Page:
Manderbacka K, , Arffman M, , Leyland A, , McCallum A, & Keskimäki I: Change and persistence in healthcare inequities: access to elective surgery in Finland in 1992–2003. Scand J Public Health 37:131138, 2009

    • Search Google Scholar
    • Export Citation
  • 23

    Matlock DD, , Peterson PN, , Heidenreich PA, , Lucas FL, , Malenka DJ, & Wang Y, et al.: Regional variation in the use of implantable cardioverter-defibrillators for primary prevention: results from the National Cardiovascular Data Registry. Circ Cardiovasc Qual Outcomes 4:114121, 2011

    • Search Google Scholar
    • Export Citation
  • 24

    Meador KJ: Cognitive outcomes and predictive factors in epilepsy. Neurology 58:8 Suppl 5 S21S26, 2002

  • 25

    Neil DA, , Clarke S, & Oakley JG: Public reporting of individual surgeon performance information: United Kingdom developments and Australian issues. Med J Aust 181:266268, 2004

    • Search Google Scholar
    • Export Citation
  • 26

    Oakley J: Surgeon report cards, clinical realities, and the quality of patient care. Monash Bioeth Rev 28:21.121.6, 2009

  • 27

    President's Commission for the Study of Ethical Problems in Medicine and Biomedical and Behavioral Research: Securing Access to Health Care Washington, DC, US Government Printing Office, 1983

    • Search Google Scholar
    • Export Citation
  • 28

    Rasmussen T: Surgical treatment of patients with complex partial seizures. Adv Neurol 11:415449, 1975

  • 29

    Semrad TJ, , Tancredi DJ, , Baldwin LM, , Green P, & Fenton JJ: Geographic variation of racial/ethnic disparities in colorectal cancer testing among medicare enrollees. Cancer 117:17551763, 2011

    • Search Google Scholar
    • Export Citation
  • 30

    Widjaja E, , Li B, , Schinkel CD, , Ritchie LP, , Weaver J, & Snead OC, et al.: Cost-effectiveness of pediatric epilepsy surgery compared to medical treatment in children with intractable epilepsy. Epilepsy Res 94:6168, 2011

    • Search Google Scholar
    • Export Citation
  • 31

    Winkler AS, , Schaffert M, & Schmutzhard E: Epilepsy in resource poor countries—suggestion of an adjusted classification. Epilepsia 48:10291030, 2007

    • Search Google Scholar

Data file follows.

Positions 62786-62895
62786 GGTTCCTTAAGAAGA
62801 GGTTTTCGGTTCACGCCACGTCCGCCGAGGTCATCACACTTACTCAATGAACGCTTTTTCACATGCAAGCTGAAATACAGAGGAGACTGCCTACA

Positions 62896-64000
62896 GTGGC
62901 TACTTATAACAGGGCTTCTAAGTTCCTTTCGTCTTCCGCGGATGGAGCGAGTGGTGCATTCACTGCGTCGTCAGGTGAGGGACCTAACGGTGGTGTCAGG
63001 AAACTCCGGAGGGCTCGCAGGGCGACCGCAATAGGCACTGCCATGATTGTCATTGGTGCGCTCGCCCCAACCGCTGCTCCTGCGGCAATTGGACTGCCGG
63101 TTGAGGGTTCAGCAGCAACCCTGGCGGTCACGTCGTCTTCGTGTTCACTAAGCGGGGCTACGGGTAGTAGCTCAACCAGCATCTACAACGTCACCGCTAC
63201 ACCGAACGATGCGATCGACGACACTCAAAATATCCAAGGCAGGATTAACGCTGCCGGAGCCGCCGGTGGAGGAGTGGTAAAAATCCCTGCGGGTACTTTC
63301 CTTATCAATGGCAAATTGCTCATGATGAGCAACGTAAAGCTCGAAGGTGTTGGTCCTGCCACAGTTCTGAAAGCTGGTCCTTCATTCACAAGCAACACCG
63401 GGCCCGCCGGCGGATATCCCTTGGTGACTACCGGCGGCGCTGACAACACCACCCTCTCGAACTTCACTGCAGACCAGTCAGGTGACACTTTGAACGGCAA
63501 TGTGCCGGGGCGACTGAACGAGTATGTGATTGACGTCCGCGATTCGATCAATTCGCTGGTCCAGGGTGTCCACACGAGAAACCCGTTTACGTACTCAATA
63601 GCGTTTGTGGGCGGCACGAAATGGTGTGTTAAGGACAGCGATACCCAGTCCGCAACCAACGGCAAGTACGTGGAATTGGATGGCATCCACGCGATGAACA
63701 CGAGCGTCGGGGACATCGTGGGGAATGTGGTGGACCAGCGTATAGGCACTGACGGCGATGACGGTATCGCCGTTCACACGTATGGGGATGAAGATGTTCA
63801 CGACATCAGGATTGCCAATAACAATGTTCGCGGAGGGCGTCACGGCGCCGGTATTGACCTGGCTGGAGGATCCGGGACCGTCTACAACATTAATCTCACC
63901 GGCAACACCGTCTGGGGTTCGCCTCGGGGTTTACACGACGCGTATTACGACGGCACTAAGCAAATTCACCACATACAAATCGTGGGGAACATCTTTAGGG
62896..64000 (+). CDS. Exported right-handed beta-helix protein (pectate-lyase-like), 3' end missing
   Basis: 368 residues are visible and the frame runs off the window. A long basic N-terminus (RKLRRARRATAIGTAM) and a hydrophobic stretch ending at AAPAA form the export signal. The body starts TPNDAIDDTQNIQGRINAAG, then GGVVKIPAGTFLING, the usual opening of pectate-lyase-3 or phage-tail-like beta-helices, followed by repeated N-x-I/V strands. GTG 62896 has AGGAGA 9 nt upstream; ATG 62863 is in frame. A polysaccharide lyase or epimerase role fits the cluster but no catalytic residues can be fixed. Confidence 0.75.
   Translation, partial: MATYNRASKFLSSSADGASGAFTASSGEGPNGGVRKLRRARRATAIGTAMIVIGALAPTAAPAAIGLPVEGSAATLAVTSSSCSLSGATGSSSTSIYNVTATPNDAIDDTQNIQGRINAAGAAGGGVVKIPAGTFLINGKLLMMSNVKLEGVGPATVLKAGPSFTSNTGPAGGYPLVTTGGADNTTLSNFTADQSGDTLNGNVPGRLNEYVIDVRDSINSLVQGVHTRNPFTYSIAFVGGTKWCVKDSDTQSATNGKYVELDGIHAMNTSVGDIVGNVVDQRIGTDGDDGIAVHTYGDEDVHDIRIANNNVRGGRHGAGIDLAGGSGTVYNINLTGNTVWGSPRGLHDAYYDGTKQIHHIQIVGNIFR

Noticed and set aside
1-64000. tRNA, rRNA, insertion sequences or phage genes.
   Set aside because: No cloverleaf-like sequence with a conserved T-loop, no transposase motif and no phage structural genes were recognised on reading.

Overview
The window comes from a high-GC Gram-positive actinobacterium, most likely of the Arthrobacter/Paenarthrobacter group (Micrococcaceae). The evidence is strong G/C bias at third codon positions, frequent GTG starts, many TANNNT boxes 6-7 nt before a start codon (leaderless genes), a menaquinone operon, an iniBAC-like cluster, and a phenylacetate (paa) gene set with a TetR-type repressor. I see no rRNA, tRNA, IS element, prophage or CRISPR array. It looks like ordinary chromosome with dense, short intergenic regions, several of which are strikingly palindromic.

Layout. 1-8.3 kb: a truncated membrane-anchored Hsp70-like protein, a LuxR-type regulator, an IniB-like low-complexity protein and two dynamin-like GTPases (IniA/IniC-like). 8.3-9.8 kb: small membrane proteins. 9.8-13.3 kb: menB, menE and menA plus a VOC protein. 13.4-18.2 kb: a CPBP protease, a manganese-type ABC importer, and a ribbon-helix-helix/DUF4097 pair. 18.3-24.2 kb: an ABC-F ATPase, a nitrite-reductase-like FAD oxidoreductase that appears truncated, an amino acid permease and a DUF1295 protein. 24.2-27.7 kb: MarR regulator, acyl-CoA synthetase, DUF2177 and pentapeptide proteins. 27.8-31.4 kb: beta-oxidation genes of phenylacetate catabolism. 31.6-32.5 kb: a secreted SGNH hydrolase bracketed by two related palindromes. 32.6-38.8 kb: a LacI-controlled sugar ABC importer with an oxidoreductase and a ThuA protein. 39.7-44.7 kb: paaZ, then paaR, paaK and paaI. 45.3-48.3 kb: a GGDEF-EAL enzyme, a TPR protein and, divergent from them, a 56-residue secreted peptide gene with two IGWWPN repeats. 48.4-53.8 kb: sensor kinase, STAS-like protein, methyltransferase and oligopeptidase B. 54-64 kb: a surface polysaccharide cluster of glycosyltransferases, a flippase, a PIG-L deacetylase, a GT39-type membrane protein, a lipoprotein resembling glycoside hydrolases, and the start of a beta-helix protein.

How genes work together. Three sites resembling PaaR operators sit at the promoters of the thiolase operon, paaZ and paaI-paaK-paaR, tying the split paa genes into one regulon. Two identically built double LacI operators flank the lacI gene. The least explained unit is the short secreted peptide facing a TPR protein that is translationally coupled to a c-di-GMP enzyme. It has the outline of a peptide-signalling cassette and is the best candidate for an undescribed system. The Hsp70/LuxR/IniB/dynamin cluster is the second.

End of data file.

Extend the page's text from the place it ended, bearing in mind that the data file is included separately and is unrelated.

• Export Citation
  • 32

    Wynia MK, & Schwab AP: Ensuring Fairness in Health Care Coverage: An Employer's Guide to Making Good Decisions on Tough Issues New York, American Medical Association, 2007

    • Search Google Scholar
    • Export Citation
  • 33

    Zhang Y, , Baicker K, & Newhouse JP: Geographic variation in the quality of prescribing. N Engl J Med 363:19851988, 2010

  • 34

    Zijlmans M, , Buskens E, , Hersevoort M, , Huiskamp G, , van Huffelen AC, & Leijten FS: Should we reconsider epilepsy surgery? The motivation of patients once rejected. Seizure 17:374377, 2008

    • Search Google Scholar
    • Export Citation
  • 1

    Basheer SN, , Connolly MB, , Lautzenhiser A, , Sherman EM, , Hendson G, & Steinbok P: Hemispheric surgery in children with refractory epilepsy: seizure outcome, complications, and adaptive function. Epilepsia 48:133140, 2007

    • Search Google Scholar
    • Export Citation
  • 2

    Bernstein M: Fully informed consent is impossible in surgical clinical trials. Can J Surg 48:271272, 2005

  • 3

    Boling W, , Palade A, , Wabulya A, , Longoni N, , Warf B, & Nestor S, et al.: Surgery for pharmacoresistant epilepsy in the developing world: a pilot study. Epilepsia 50:12561261, 2009

    • Search Google Scholar
    • Export Citation
  • 4

    Braveman P, & Gruskin S: Defining equity in health. J Epidemiol Community Health 57:254258, 2003

  • 5

    Burneo JG, , Jette N, , Theodore W, , Begley C, , Parko K, & Thurman DJ, et al.: Disparities in epilepsy: report of a systematic review by the North American Commission of the International League Against Epilepsy. Epilepsia 50:22852295, 2009

    • Search Google Scholar
    • Export Citation
  • 6

    Cross JH, , Jayakar P, , Nordli D, , Delalande O, , Duchowny M, & Wieser HG, et al.: Proposed criteria for referral and evaluation of children for epilepsy surgery: recommendations of the Subcommission for Pediatric Epilepsy Surgery. Epilepsia 47:952959, 2006

    • Search Google Scholar
    • Export Citation
  • 7

    Delalande O, , Bulteau C, , Dellatolas G, , Fohlen M, , Jalin C, & Buret V, et al.: Vertical parasagittal hemispherotomy: surgical procedures and clinical long-term outcomes in a population of 83 children. Neurosurgery 60:2 Suppl 1 ONS19ONS32, 2007

    • Search Google Scholar
    • Export Citation
  • 8

    Devlin AM, , Cross JH, , Harkness W, , Chong WK, , Harding B, & Vargha-Khadem F, et al.: Clinical outcomes of hemispherectomy for epilepsy in childhood and adolescence. Brain 126:556566, 2003

    • Search Google Scholar
    • Export Citation
  • 9

    Engel J Jr, , Wiebe S, , French J, , Sperling M, , Williamson P, & Spencer D, et al.: Practice parameter: temporal lobe and localized neocortical resections for epilepsy: report of the Quality Standards Subcommittee of the American Academy of Neurology in association with the American Epilepsy Society and the American Association of Neurological Surgeons. Neurology 60:538547, 2003

    • Search Google Scholar
    • Export Citation
  • 10

    Falconer MA: Reversibility by temporal-lobe resection of the behavioral abnormalities of temporal-lobe epilepsy. N Engl J Med 289:451455, 1973